Youths all over the world can drive economic and social progress; they can also threaten regional stability and security.
That's the tension at the heart of the Office of Global Youth Issues, headed by Zeenat Rahman, Special Adviser to the U.S. Secretary of State. In response to these global demographic shifts the office focuses on youth as positive agents of change.
"If social good means reaching the largest amount of people in the biggest possible way, young people in governments are completely necessary for solving problems," said Rahman, speaking at the Mashable Social Good Summit in New York City.
"Young people are going to be the innovators," said Rahman, "who are looking at creative ways to solve some of the entrenched problems that have no silver bullet."
Mashable Social Good Summit enthusiasts, like Rahman, took part in a three-day conversation from Sept. 22-24 at the 92nd Street Y. The venue was transformed into a giant think tank where a community of global leaders spoke and listened. The conference boasted a wide variety of participants and panelists. The dialogue was extensive and empowering: a display of innovative thinking and the potential of technology to tackle our greatest challenges.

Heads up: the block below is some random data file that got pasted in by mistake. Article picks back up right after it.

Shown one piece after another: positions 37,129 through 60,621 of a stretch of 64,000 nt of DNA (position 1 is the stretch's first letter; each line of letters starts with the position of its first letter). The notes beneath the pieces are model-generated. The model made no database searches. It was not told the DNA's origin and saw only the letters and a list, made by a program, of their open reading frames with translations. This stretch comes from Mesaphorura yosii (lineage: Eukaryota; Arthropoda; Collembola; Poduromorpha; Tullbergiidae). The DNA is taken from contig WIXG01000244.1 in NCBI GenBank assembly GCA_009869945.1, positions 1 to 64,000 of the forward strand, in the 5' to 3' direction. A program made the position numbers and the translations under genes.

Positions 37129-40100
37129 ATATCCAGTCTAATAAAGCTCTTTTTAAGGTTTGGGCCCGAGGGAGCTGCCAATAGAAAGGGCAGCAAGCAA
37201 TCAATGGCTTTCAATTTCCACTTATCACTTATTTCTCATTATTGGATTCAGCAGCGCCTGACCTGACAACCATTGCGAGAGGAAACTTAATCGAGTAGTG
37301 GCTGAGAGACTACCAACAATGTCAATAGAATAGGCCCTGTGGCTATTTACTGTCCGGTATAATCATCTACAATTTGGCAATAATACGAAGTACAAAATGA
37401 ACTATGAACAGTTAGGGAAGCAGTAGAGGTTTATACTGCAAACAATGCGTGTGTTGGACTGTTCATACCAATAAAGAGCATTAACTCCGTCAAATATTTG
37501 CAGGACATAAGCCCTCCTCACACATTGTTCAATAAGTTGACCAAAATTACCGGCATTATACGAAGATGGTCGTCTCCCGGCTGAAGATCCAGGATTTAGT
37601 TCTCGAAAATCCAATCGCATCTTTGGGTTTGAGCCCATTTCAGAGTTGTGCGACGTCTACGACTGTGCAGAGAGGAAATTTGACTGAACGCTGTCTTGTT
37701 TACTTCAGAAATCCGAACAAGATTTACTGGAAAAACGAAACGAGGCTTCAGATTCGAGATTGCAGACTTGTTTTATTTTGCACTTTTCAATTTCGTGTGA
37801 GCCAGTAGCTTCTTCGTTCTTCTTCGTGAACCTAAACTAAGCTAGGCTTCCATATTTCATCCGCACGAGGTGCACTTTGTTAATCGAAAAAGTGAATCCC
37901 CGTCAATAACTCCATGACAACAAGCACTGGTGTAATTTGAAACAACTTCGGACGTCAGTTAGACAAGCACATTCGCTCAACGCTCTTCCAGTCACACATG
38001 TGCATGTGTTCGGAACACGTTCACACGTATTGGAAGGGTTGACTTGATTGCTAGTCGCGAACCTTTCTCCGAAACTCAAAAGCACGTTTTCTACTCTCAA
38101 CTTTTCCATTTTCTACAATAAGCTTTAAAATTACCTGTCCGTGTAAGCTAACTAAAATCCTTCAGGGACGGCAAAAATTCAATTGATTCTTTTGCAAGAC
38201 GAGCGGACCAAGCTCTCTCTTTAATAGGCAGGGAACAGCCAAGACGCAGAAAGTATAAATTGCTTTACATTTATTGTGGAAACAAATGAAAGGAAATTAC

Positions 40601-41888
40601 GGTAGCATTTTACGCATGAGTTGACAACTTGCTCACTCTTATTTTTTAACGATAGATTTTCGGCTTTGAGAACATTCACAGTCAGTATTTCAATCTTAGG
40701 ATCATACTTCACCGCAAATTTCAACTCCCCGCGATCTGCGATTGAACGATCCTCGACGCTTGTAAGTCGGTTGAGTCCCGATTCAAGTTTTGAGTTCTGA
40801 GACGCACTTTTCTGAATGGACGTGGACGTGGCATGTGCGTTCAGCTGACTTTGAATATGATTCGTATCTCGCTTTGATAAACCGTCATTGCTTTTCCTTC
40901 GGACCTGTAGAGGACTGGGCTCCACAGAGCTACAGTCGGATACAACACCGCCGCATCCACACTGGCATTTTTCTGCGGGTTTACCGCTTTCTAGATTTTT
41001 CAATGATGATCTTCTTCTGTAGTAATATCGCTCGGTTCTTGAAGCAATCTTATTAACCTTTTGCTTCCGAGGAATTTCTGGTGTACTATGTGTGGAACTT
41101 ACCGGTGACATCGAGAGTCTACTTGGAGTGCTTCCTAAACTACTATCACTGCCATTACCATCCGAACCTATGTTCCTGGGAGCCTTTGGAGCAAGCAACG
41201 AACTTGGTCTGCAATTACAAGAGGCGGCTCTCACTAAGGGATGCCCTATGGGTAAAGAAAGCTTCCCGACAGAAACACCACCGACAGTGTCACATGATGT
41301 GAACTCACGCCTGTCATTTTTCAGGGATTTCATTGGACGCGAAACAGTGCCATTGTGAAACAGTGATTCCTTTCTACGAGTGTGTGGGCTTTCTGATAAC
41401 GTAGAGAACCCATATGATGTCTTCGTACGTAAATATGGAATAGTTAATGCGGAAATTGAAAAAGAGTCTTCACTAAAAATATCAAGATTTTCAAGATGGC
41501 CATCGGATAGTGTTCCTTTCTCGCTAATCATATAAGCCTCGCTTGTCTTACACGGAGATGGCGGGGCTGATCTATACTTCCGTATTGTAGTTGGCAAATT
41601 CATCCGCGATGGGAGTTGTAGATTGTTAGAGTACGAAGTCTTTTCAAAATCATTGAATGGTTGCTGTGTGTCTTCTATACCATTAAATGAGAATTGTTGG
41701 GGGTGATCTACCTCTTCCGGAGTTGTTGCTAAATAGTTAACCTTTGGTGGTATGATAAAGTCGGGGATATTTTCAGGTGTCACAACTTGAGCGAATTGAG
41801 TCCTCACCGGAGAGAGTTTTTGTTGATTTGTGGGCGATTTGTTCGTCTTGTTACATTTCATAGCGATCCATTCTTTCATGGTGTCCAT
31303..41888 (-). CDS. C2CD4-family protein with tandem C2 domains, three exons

"My take is simply that we cannot afford not to invest in young people today," said Ahmad Alhendawi, Secretary-General's Envoy on Youth, United Nations. "It's time to act now. It's time to join forces and increase investment in young people."
"If we don't do the investments now, right now, we are going to have a global crisis," Alhendawi added. "This is a call for action, and a call for institutions to be more open and more inclusive for young people."
At the beginning of the Social Good Summit a goal was set: To unlock the potential of new media and technology to make the world a better place, and then to translate that potential into action. After just three days, matches were made and ideas were set in motion.
Investing in youth and the power of voice became focal points for many of the discussions at the conference. Like Alhendawi said, we need to be more open and more inclusive of younger voices.
"There are too many discussions happening without Millennials," said Tina Wells, CEO and founder of Buzz Marketing Group. "It's really important to start including them, and not talk about them, but talk with them."
The conversation was global in scope: the proceedings were translated into six different languages. Video was streamed live to 1.5 million viewers worldwide. The future of media and youth was [is] in foresight.